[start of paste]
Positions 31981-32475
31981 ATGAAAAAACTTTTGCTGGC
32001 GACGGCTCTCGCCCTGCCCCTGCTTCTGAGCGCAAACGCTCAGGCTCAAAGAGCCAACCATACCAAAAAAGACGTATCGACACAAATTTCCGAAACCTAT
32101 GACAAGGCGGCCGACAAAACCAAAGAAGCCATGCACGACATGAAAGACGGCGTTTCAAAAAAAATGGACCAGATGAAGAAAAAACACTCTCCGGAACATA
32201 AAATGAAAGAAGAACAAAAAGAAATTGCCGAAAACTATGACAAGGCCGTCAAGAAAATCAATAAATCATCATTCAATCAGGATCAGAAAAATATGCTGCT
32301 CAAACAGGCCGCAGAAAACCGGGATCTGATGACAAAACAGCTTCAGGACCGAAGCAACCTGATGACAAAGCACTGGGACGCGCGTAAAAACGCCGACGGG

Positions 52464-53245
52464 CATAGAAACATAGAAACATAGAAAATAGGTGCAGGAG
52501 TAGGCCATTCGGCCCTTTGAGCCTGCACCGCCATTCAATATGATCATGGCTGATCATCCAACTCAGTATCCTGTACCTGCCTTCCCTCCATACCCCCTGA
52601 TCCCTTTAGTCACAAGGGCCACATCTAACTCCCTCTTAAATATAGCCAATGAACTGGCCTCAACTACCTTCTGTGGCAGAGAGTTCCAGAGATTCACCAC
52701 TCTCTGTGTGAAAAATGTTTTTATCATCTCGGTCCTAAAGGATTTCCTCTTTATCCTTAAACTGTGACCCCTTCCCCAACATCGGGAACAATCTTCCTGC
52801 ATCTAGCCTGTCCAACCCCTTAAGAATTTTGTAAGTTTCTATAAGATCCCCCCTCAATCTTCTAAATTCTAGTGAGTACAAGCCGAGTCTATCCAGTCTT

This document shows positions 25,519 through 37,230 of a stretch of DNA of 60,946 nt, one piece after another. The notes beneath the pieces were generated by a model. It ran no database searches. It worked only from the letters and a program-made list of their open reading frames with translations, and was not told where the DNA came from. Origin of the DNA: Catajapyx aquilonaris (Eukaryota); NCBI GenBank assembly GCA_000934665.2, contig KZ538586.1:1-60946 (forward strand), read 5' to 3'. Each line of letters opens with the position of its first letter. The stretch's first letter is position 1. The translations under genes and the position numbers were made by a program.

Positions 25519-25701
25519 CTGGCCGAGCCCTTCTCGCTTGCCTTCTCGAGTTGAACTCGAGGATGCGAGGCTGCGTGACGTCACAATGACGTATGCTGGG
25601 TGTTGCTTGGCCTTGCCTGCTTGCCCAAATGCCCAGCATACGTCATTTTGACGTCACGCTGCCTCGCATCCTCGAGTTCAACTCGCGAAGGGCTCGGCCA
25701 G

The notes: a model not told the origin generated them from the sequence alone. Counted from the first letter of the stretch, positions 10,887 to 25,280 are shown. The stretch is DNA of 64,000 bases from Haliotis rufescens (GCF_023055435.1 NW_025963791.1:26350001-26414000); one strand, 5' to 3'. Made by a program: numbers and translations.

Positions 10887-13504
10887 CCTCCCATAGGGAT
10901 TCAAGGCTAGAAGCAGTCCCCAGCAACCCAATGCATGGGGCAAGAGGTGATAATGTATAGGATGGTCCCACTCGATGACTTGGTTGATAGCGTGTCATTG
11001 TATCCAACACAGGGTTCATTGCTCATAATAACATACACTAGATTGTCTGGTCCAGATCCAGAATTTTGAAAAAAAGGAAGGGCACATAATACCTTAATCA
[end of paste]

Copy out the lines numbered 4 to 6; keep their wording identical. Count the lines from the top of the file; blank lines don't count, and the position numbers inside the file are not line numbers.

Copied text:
32101 GACAAGGCGGCCGACAAAACCAAAGAAGCCATGCACGACATGAAAGACGGCGTTTCAAAAAAAATGGACCAGATGAAGAAAAAACACTCTCCGGAACATA
32201 AAATGAAAGAAGAACAAAAAGAAATTGCCGAAAACTATGACAAGGCCGTCAAGAAAATCAATAAATCATCATTCAATCAGGATCAGAAAAATATGCTGCT
32301 CAAACAGGCCGCAGAAAACCGGGATCTGATGACAAAACAGCTTCAGGACCGAAGCAACCTGATGACAAAGCACTGGGACGCGCGTAAAAACGCCGACGGG